d = mark_sentence(text, match_list)
            for i in d.keys():
                f.writelines(i + ' ' + d[i] + '\n')
            f.writelines('\n')


# path to save the txt file.
filepath = 'train.txt'

# creating the file.
create_data(ready_data, filepath)

[ ]:
# 3. Load to Flair ColumnCorpus
# define columns
columns = {0: 'text', 1: 'ner'}

# directory where the data resides
data_folder = './'

# initializing the corpus
corpus: Corpus = ColumnCorpus(data_folder, columns,
                              train_file='train.txt',
                              test_file=None,
                              dev_file=None)


# 4. Define training parameters

# tag to predict
label_type = 'ner'

# make tag dictionary from the corpus
label_dict = corpus.make_label_dictionary(label_type=label_type)

# initialize embeddings
embedding_types = [
    WordEmbeddings('glove'),
    FlairEmbeddings('news-forward'),
    FlairEmbeddings('news-backward'),
]

embeddings: StackedEmbeddings = StackedEmbeddings(
    embeddings=embedding_types)

# 5. initialize sequence tagger
tagger = SequenceTagger(hidden_size=256,
                        embeddings=embeddings,
                        tag_dictionary=label_dict,
                        tag_type=label_type,
                        use_crf=True)

# 6. initialize trainer
trainer = ModelTrainer(tagger, corpus)


# 7. start training
trainer.train('token-classification',
              learning_rate=0.1,
              mini_batch_size=32,
              max_epochs=15)

Text Classification#

Training#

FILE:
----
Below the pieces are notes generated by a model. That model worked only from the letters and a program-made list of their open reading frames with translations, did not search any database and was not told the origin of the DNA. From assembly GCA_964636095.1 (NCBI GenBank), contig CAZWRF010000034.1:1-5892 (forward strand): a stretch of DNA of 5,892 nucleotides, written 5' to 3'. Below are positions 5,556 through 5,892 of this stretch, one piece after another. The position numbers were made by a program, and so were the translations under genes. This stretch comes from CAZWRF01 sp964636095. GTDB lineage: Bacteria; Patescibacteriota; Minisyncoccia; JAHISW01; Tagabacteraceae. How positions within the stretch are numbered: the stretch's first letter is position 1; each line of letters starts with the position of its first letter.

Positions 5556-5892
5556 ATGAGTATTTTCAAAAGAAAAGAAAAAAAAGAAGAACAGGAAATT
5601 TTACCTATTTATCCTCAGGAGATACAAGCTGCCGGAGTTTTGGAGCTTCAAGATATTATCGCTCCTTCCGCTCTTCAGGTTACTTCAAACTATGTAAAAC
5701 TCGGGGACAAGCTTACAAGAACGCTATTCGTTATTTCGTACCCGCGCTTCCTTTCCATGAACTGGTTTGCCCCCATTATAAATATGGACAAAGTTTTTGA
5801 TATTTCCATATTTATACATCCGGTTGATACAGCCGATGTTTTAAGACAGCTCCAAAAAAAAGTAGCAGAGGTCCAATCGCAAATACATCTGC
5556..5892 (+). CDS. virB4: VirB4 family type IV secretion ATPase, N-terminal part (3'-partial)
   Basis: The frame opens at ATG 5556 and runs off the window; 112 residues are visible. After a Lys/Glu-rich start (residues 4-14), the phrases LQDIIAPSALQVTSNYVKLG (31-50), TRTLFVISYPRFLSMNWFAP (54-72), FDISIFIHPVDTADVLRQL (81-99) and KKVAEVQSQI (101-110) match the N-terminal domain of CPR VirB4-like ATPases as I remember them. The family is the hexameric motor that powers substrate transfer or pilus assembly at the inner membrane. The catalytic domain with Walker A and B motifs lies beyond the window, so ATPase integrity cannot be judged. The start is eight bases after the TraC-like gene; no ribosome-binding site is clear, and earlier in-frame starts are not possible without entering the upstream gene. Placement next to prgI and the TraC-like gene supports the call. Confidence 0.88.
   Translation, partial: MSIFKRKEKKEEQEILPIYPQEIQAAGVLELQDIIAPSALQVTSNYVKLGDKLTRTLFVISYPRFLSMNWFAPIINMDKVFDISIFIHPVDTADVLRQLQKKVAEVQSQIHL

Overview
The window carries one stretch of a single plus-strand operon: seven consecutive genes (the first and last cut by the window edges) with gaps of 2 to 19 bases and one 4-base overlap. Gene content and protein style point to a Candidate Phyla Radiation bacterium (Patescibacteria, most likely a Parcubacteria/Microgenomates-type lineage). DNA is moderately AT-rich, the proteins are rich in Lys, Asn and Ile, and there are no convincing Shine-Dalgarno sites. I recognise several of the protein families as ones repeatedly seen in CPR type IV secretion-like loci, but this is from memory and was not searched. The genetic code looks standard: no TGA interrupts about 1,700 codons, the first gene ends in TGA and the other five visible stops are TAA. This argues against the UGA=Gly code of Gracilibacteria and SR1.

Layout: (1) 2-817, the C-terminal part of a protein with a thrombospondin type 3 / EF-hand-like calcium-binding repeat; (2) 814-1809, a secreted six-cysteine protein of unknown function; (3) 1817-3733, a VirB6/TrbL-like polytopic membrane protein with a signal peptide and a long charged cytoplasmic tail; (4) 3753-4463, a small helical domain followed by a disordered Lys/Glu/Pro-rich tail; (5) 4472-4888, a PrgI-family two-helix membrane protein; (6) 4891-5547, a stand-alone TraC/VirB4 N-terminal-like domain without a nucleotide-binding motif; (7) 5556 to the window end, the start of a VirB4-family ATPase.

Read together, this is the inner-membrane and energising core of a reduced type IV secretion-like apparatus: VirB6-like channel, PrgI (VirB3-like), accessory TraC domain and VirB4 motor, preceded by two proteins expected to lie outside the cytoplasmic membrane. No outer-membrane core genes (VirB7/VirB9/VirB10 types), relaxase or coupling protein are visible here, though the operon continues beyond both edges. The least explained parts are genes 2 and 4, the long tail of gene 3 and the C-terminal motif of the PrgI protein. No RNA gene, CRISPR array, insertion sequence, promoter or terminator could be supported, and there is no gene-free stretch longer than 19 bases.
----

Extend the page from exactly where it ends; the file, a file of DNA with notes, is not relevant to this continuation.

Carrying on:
Let’s read a Rubrix dataset, prepare a training set, save to .csv for loading with flair CSVClassificationCorpus and train with flair ModelTrainer

[ ]:
import pandas as pd
import torch
from torch.optim.lr_scheduler import OneCycleLR

from flair.datasets import CSVClassificationCorpus
from flair.embeddings import TransformerDocumentEmbeddings
from flair.models import TextClassifier
from flair.trainers import ModelTrainer

import rubrix as rb


# 1. Load the dataset from Rubrix
limit_num = 2048
train_dataset = rb.load("tweet_eval_emojis", limit=limit_num).to_pandas()

# 2. Pre-processing training pandas dataframe
train_df = pd.DataFrame()
train_df['text'] = train_dataset['text']
train_df['label'] = train_dataset['annotation']

# 3. Save as csv with tab delimiter
train_df.to_csv('train.csv', sep='\t')

[ ]:
# 4. Read the with CSVClassificationCorpus
data_folder = './'

# column format indicating which columns hold the text and label(s)
label_type = "label"
column_name_map = {1: "text", 2: "label"}

corpus = CSVClassificationCorpus(
    data_folder, column_name_map, skip_header=True, delimiter='\t', label_type=label_type)

# 5. create the label dictionary
label_dict = corpus.make_label_dictionary(label_type=label_type)


# 6. initialize transformer document embeddings (many models are available)
document_embeddings = TransformerDocumentEmbeddings(
    'distilbert-base-uncased', fine_tune=True)


# 7. create the text classifier
classifier = TextClassifier(
    document_embeddings, label_dictionary=label_dict, label_type=label_type)

# 8. initialize trainer with AdamW optimizer
trainer = ModelTrainer(classifier, corpus, optimizer=torch.optim.AdamW)


# 9. run training with fine-tuning
trainer.train('./emojis-classification',
              learning_rate=5.0e-5,
              mini_batch_size=4,
              max_epochs=4,
              scheduler=OneCycleLR,
              embeddings_storage_mode='none',
              weight_decay=0.,
              )

Let’s make a prediction with flair TextClassifier

[ ]:
from flair.data import Sentence
from flair.models import TextClassifier